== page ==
Valentin Naumescu (Babeş-Bolyai University)
The departure of the UK left the EU not only without its second largest economy, but also without one of its two nuclear powers – with a permanent seat in the Security Council – and without an important member state of NATO – a global security provider. For a long time, the EU has tried to brand itself as a global actor from a ‘normative power’ perspective, able to ‘export’ values and norms without having an army of its own. Nonetheless, shortly after the Brexit referendum of 2016, the EU has announced its Global Strategy, while France and Germany launched the Permanent Structured Cooperation (PESCO) initiative in the field of defence, formally adopted by EU in 2017.
In the midst of a growing strategic competition for influence, aggravated by the 2020 pandemics of COVID-19, the Great Powers diversify their leverage, resources and instruments. With increasing rifts in its partnership with the US and concerning uncertainties in relation to the UK, against a background characterized by the disintegration of the West as a political concept, having difficult relations with Russia and China, the EU reconsiders the issue of security.
It is difficult to assess the impact of Brexit on the EU for the time being. Even if it turns out to be considerably lower than the multi-level impact on the United Kingdom, the consequences of the 31 January 2020 official separation will certainly be felt also by the European bloc. Today, it became almost commonplace to assert that the post-Brexit age will be an unpredictable combination of ‘risks and opportunities’ for the EU-27. Obviously, the 2020 pandemics of COVID-19 made this equation even more complex and put significant strain on European solidarity.
The question whether the EU is a global power or not has divided International Relations experts and policy makers for several decades. With arguments for and against the recognition of a global influencer status, the economic and political bloc of Western-European democracies has always benefited, since its very inception, by the security guarantees of NATO and by the military protective umbrella provided by the United States (US). This protection has been assured by the American military giant based on the 1947 Truman Doctrine, meant to contain communism imposed by Soviets and to assist the cultural modernity of free nations.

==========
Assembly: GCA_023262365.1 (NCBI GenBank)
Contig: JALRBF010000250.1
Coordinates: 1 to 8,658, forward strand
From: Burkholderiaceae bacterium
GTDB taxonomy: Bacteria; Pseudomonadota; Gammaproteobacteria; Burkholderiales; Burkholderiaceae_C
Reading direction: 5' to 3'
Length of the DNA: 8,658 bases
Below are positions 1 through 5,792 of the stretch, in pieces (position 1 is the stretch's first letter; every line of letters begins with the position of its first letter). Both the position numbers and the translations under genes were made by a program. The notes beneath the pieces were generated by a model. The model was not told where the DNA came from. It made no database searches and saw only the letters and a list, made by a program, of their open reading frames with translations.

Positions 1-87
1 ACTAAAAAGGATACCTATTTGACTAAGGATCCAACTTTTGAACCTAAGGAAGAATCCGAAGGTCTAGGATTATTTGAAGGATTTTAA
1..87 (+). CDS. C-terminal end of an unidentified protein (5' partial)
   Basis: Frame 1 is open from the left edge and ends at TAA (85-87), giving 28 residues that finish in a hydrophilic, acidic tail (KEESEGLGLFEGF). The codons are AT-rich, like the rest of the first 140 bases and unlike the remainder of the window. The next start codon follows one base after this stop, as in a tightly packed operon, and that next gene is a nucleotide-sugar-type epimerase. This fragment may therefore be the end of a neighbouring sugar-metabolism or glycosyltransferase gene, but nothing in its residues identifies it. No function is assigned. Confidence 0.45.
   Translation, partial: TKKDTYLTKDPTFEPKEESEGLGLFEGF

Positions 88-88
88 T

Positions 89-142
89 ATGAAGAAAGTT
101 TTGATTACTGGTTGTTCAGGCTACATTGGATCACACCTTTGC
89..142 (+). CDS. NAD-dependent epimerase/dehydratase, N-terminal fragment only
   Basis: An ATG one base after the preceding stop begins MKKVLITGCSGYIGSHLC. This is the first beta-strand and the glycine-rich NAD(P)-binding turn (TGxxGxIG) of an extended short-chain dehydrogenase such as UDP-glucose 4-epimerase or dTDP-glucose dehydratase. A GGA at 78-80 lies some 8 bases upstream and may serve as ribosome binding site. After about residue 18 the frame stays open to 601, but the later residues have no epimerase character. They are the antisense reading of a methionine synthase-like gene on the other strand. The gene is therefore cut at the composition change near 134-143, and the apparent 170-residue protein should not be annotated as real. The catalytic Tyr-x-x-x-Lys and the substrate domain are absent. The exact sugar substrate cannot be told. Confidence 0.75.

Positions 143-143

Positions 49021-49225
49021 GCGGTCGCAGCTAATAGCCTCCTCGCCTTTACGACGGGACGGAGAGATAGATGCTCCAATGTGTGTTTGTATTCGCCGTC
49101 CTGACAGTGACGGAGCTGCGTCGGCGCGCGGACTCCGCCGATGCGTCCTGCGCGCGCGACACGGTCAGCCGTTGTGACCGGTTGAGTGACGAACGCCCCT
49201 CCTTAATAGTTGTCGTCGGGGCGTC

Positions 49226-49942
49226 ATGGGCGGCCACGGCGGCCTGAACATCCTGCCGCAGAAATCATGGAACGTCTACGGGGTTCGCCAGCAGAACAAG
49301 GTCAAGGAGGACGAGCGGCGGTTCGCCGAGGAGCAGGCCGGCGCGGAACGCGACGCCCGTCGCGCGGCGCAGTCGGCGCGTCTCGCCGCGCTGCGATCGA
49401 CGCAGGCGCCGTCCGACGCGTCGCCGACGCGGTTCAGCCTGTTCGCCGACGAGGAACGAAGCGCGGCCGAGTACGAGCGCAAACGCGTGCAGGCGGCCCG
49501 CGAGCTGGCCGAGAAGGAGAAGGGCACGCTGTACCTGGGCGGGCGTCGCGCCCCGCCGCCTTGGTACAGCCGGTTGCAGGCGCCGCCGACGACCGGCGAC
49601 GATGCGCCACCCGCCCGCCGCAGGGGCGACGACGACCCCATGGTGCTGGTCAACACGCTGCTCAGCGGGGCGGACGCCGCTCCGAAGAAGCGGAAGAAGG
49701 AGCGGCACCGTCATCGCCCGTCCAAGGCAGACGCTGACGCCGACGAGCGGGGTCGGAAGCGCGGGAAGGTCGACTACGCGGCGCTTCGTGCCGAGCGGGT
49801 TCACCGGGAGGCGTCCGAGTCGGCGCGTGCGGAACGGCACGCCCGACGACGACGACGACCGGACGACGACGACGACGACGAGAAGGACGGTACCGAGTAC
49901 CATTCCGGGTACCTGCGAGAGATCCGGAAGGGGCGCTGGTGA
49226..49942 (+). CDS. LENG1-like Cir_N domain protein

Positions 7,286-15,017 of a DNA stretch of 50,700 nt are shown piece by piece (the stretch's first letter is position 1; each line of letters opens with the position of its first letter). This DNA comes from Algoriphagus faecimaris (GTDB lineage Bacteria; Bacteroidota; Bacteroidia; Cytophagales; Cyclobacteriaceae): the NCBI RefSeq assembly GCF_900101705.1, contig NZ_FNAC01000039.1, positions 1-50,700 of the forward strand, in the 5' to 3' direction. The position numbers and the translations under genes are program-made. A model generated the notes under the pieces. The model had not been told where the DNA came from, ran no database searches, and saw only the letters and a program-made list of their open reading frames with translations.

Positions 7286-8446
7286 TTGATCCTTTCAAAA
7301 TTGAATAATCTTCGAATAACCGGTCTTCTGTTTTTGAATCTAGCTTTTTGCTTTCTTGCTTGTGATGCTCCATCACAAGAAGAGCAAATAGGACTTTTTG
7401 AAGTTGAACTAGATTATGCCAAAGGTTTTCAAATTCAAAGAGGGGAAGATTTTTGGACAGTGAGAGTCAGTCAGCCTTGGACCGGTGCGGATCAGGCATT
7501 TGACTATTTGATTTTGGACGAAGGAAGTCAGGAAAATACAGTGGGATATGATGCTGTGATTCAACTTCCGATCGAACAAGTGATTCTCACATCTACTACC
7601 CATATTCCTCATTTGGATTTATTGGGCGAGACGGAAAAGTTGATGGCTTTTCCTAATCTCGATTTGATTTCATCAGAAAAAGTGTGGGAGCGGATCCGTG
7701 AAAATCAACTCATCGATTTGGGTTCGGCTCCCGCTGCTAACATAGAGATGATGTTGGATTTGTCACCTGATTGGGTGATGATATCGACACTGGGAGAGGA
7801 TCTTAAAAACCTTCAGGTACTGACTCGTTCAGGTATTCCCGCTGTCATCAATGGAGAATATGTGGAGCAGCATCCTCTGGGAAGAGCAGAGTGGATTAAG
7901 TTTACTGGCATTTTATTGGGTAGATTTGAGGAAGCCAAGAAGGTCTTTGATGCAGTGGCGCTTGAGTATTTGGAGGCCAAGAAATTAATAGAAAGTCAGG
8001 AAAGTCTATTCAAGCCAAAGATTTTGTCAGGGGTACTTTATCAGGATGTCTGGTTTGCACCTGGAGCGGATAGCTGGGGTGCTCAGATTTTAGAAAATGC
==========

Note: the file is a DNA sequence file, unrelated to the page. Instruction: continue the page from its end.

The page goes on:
Following the rifts in the transatlantic relations and Brexit, the question regarding the power of the EU has become even more complicated. We cannot completely exclude the interpretation according to which, after Brexit, both the EU and the UK will have considerably limited their arguments to be recognized as Great Powers/global actors, since the split practically generates two weaker entities on all fronts, with considerable internal risks.
For the past 10-12 years, i.e. after the signing (2007) and entry into force (2009) of the Lisbon Treaty, the majority of the sensitive issues on the global agenda have been more or less related to security. Every time the European bloc has tried to interfere and solve an external crisis, the security topic, and, more specifically, the lack of a military force of its own, have cast doubts on the efficiency of European external action on the international arena, in spite of its perennial aim of ‘effective multilateralism’. From the semi-failed Libyan intervention to the lack of an efficient response to the annexation of Crimea, to the Donbas war and the protracted civil war in Syria, or even to the North Korean threat and the Iranian nuclear dossier, the EU has constantly had difficulties in taking the centre stage and imposing its own political vision. Even if some of these difficulties may be blamed on the internal disagreements between member state, most of the vulnerabilities in the external action have been due the lack of the hard power component, which has caused a decreased relevance and ‘weight’ of EU’s point of view in comparison to the US, Russia or China, sometimes even Turkey.
The recent IR studies explore the factors determining the capacity of the EU-27 to act as a global actor, with a focus on the security issue in a classical sense and from the hard power point of view, applied in the contemporary political-economic context and according to the conditions characterized by the known conflict frameworks. In my view, the transatlantic relation will remain essential for the next decades, since the EU would face major difficulties if not an impossibility in providing security guaranties for its member states, beyond the illusions of the European Army. And NATO is certainly not a “brain dead” idea.
Valentin Naumescu is Associate Professor of International Politics, Foreign Policy and Diplomacy, and Comparative Politics at the Faculty of European Studies at Babeş-Bolyai University, Romania. The text an excerpt from Valentin Naumescu, “The Post-Brexit EU as a Global Actor: Reconsidering Security”, Romanian Journal of European Affairs, vol. 20, no.1, 2020, 21-36.
The views expressed in this article reflect the position of the author and not necessarily the one of the Brexit Institute Blog